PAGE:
Trust Women’s two other clinics, which provide abortions in the very red states of Kansas and Oklahoma, are under constant threat and scrutiny. CEO and founder Julie Burkhart opened the Seattle branch as a way to safeguard the work she’s done, in a state that honors choice.

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I am sitting in a chair in the recovery room of Trust Women — a nonprofit clinic where abortions are performed. Many women have sat and will sit in this same chair, thinking about what just happened.

The chairs face a window with a stunning view of Puget Sound. Not just the water, but the horizon and whatever lies beyond. It lends a feeling of possibility to the place, which must help the women who find themselves here.

In the chair next to me — and we’re just in here to talk — Trust Women founder and CEO Julie Burkhart is taking in the same view.

She opened this arm of the nonprofit in June of last year, six months after the inauguration of President Donald Trump. It was Burkhart’s way of defending against the administration’s attack on women’s access to health care and specifically, abortion.

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Trump has said “there has to be some sort of punishment” for people who have had abortions; vowed to appoint anti-abortion jurists the U.S. Supreme Court, and sought — and failed — to cut grants to Planned Parenthood.

So I wanted to meet Burkhart, who was in town for last weekend’s National Abortion Federation Conference, and thank her for fighting for choice.

She feels more at ease here than in other parts of the country, where lawmakers are working hard to limit access to and funding for abortion and reproductive health services.

Trust Women’s two other clinics — in the very red states of Kansas and Oklahoma — are under constant threat and scrutiny.

In fact, those states top a list of those with abortion restrictions that “lack a foundation in rigorous scientific evidence,” according to the Guttmacher Institute, a national research and policy institute that advocates for sexual and reproductive health. Kansas, for example, requires clinics to tell women that there is a link between abortion and breast cancer — which is false — and that fetuses can feel pain. Also false.

“It’s like spaghetti,” Burkhart said. “They throw it against the wall and see what sticks.”

Ohio tried to outlaw abortion outright. Kentucky, to ban it after 14 weeks. Kansas tried to ban the technique that has been used to perform abortions for decades — safely, and with few complications.

If that happened, Burkhart said, “We would have to resort to using riskier and experimental techniques. And women aren’t guinea pigs.

“We will be putting women in harm’s way and that certainly contradicts their pro-life stance,” she said. “More unwanted pregnancies, more death.”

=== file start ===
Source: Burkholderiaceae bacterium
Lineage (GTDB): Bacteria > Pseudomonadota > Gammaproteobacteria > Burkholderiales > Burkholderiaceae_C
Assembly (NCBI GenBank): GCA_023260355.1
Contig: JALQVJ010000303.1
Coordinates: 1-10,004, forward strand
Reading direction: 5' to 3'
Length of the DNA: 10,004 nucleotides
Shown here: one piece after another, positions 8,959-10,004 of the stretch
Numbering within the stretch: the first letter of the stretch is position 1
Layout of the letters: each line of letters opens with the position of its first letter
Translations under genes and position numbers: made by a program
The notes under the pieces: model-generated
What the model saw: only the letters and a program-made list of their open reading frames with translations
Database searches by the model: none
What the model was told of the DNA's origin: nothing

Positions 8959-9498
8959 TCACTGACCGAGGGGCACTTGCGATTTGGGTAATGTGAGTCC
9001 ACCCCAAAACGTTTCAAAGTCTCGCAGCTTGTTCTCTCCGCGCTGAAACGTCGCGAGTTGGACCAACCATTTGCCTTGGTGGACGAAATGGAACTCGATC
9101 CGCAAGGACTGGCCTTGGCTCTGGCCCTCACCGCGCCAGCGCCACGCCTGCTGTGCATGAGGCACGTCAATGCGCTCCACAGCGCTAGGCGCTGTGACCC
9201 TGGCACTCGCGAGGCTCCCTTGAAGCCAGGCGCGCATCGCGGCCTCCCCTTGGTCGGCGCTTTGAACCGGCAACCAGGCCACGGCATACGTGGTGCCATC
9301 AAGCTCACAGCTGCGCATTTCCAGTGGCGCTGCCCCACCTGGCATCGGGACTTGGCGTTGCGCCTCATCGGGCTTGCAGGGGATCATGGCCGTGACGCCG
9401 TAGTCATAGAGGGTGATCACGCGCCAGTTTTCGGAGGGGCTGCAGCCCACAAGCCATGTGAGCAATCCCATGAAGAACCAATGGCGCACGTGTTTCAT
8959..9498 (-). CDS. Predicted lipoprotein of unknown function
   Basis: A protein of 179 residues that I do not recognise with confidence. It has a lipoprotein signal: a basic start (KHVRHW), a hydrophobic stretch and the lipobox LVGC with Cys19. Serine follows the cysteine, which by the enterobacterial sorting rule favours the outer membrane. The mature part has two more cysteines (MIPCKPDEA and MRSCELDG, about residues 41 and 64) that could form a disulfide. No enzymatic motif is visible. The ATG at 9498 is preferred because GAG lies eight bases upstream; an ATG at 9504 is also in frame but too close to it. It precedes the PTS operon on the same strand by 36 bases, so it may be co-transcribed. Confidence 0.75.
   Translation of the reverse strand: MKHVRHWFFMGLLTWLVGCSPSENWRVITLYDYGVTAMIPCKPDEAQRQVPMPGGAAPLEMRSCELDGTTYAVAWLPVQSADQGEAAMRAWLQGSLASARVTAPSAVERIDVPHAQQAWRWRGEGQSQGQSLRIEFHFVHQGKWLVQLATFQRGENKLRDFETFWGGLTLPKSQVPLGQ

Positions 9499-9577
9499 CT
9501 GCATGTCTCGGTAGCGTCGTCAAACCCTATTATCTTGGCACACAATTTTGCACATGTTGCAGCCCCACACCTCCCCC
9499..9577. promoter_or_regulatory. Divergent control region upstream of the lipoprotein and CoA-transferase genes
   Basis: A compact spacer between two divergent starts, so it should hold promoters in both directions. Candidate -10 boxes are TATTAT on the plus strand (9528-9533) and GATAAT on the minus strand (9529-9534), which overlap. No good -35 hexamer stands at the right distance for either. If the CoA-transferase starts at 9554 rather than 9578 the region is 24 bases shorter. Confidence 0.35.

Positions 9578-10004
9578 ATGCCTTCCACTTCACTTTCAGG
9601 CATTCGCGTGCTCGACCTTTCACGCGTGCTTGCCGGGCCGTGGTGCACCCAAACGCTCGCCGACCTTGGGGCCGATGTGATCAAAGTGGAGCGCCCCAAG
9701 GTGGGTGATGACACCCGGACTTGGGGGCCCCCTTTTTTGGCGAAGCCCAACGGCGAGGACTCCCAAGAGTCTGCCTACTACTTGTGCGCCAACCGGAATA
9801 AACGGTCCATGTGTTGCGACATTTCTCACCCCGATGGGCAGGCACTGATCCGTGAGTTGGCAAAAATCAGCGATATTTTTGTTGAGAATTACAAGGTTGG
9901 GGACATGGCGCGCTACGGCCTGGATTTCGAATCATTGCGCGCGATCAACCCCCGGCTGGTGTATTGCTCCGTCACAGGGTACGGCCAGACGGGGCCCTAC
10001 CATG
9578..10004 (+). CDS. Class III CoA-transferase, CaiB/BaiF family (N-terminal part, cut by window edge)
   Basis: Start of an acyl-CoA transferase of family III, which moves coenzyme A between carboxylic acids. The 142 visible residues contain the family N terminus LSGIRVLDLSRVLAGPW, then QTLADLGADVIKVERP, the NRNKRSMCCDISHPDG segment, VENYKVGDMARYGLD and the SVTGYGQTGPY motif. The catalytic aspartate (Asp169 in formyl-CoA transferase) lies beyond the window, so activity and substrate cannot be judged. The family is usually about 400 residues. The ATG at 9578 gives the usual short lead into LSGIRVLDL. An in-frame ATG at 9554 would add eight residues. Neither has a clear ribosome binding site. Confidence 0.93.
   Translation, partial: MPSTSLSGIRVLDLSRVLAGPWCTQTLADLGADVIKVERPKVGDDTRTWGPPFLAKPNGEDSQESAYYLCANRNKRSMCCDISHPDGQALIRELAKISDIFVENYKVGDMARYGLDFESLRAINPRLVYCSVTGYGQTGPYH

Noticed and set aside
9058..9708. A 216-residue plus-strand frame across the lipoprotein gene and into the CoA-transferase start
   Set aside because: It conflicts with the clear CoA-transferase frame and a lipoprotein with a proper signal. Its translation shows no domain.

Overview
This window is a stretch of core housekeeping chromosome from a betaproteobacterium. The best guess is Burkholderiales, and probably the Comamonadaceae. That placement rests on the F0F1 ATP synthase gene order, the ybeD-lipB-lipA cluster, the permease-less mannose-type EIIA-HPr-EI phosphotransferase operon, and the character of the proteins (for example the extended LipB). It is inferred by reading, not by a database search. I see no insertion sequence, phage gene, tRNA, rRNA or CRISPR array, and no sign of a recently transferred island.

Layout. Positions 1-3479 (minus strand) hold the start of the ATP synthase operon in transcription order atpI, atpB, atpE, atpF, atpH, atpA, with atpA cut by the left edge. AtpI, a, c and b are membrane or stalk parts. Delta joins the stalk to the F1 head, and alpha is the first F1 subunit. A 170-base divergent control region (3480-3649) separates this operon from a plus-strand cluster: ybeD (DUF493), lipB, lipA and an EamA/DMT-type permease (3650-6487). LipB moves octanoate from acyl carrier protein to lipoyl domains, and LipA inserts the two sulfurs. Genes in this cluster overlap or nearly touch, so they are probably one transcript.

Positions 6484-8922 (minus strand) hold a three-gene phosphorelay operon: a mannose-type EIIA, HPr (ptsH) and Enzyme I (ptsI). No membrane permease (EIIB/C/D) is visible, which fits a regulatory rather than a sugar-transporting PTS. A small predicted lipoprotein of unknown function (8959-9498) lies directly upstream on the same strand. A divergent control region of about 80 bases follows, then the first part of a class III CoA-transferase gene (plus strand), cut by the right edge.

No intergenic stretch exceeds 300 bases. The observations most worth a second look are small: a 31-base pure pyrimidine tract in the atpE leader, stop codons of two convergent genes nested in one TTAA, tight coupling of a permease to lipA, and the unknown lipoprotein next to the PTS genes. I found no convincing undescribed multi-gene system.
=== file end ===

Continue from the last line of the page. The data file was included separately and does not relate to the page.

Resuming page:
So this Seattle clinic — which opened just six months after the election of President Donald Trump — feels like an act not of defiance, but determination, and a way for Burkhart to safeguard the work she’s done, in a state that honors choice.

“It’s reaffirming that there are other people out there doing this work,” she said. “It can feel isolated.”

Burkhart recalled the day after President Trump’s election, when she sat on the phone with one of Trust Women’s attorneys, in tears.

“A lot of us across this country were so afraid of what was to become of this country and what we had worked so hard for,” she remembered. “The safety of this organization. And making sure that what we had built was not destroyed.”

Not long after, she got a call from a Seattle doctor who had been running a clinic that provided abortions. She was retiring and leaving the country: Did Burkhart want to establish a Trust Women clinic in the same space? Yes. It would serve as a foothold for the organization, no matter what happened elsewhere.

The clinic will start health services for transgender people next month; and has plans to do outreach into Eastern Washington, where access and affordability are issues in women’s health care.

“The struggle for equality and justice is a heavy lift,” Burkhart said. “And we need to make sure that whatever we’re talking about — racial equality, immigration, gay rights — we need all hands on deck. And we’re here to help.”

About the name: Trust Women. It was a phrase — a dictum — frequently used by Burkhart’s mentor, Dr. George Tiller, a late-term abortion doctor who was assassinated in 2009 while he was serving as an usher at his church. (The man who killed him, Scott Roeder, is serving a 25-year sentence.)

Burkhart first started working with Tiller as the chair for the Wichita Choice Alliance, where she led the community response against abortion opponents attempting to shut down Tiller’s clinic in 2001. She also built and directed his political-action committee, ProKanDo, which engaged in legislative and political work on behalf of physicians and women’s-rights constituents.

“He talked a lot about the fact that women can make their own decisions about their pregnancies,” Burkhart said of Tiller. “And women would lead the way when it came to that decision.

“He was the doctor. He was the facilitator,” she said. “Women know if they can handle a pregnancy or not.”

I got up to leave and took one last look at the view, then turned back to the row of chairs and thought about who would sit in them next.

“We don’t need government officials telling women what is right and appropriate about their reproductive lives,” Burkhart was saying.

No, I thought, women are quite capable of sorting it out for themselves, in rooms like this, with quiet and comfort and a clear view of the Sound, and whatever lies beyond.